Chris Calnan and Adam Gilmour at Nobles and activates smartly to jump into the rush.

Quotable: “He’s a skilled guy, he can skate, he’s got good size. It’s just going to be time with him.” — Ottawa scout Pierre Dorion to the Canadian Press

Doyle Somerby

Position: D

Hometown: Marblehead, Mass.

Selected: Fifth round (125th overall)

NHL team: New York Islanders

The skinny: Gigantic defender has a giant wingspan. His foot speed and agility are an issue, but he’s smart and driven. Could improve his physicality before he gets to BU in 2013, but has raw talent and upside to be a solid shutdown player down the road.

Quotable: “It feels amazing. I’m so excited right now; so many emotions flowing through my head I really can’t describe them.” — Somerby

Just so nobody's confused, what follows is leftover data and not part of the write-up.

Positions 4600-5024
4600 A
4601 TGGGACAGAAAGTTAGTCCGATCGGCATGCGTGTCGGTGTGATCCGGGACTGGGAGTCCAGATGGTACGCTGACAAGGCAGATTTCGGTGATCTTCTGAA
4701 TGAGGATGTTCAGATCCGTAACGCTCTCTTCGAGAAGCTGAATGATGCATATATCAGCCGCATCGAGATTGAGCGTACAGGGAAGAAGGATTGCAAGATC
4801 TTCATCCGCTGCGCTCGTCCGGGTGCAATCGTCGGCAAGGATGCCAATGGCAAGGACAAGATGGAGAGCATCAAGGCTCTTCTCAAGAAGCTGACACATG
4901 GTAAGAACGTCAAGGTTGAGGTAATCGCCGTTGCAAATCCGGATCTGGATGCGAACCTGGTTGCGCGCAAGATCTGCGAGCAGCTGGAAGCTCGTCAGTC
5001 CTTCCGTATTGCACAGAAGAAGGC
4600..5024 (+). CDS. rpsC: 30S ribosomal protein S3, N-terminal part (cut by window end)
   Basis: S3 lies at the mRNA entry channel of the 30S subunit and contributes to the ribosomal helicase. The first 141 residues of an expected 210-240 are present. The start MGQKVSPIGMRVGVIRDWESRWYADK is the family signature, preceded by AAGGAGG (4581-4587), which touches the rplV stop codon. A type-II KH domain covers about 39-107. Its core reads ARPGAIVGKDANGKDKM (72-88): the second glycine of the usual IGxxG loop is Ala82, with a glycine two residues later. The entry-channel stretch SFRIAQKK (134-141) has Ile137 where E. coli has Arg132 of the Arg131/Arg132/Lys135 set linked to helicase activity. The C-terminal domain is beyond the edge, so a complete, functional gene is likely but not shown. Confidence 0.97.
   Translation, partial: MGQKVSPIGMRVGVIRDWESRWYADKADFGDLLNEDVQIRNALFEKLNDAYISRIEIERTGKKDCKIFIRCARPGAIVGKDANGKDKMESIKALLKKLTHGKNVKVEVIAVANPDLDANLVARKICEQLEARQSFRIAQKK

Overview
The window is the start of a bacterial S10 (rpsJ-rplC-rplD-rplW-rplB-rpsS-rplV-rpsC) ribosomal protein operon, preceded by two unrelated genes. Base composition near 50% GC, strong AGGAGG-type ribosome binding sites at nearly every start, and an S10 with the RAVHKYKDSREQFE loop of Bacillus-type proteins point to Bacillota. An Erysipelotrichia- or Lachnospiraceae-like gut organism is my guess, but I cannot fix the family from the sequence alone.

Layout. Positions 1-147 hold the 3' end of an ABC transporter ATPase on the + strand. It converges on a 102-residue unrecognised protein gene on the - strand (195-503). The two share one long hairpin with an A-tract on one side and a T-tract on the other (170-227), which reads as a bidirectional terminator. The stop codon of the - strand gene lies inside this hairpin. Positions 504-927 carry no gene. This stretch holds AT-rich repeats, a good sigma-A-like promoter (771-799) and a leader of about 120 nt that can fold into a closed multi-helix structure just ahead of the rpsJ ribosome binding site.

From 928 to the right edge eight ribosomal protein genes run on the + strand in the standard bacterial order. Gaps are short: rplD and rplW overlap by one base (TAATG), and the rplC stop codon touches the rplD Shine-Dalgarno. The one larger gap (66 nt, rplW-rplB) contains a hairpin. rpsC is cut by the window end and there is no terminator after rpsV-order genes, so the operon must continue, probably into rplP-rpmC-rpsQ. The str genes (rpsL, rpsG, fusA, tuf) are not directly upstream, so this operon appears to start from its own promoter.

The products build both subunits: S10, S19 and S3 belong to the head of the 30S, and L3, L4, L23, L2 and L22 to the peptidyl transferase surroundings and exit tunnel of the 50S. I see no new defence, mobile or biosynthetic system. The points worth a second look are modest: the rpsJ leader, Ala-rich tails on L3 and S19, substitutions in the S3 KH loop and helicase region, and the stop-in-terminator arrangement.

Robbie Baillargeon

Position: RW

Hometown: Enfield, Conn.

Selected: Fifth round (136th overall)

NHL team: Ottawa Senators

The skinny: Skilled play-making winger fell further than many thought, but Senators get good value with the former Cushing Academy star. With one more year in the USHL before he goes to Boston University, Baillargeon will add strength to his 6-foot-1 frame.

Quotable: “It’s a great feeling being on a team from Canada; I can’t wait to go up there. I know their fans are very passionate and take care of their team so much. I just can’t wait to get up there and see what their team has to offer.” — Baillargeon

Danny O’Regan

Position: C

Hometown: Needham, Mass.

Selected: Fifth round (138th overall)

NHL team: San Jose Sharks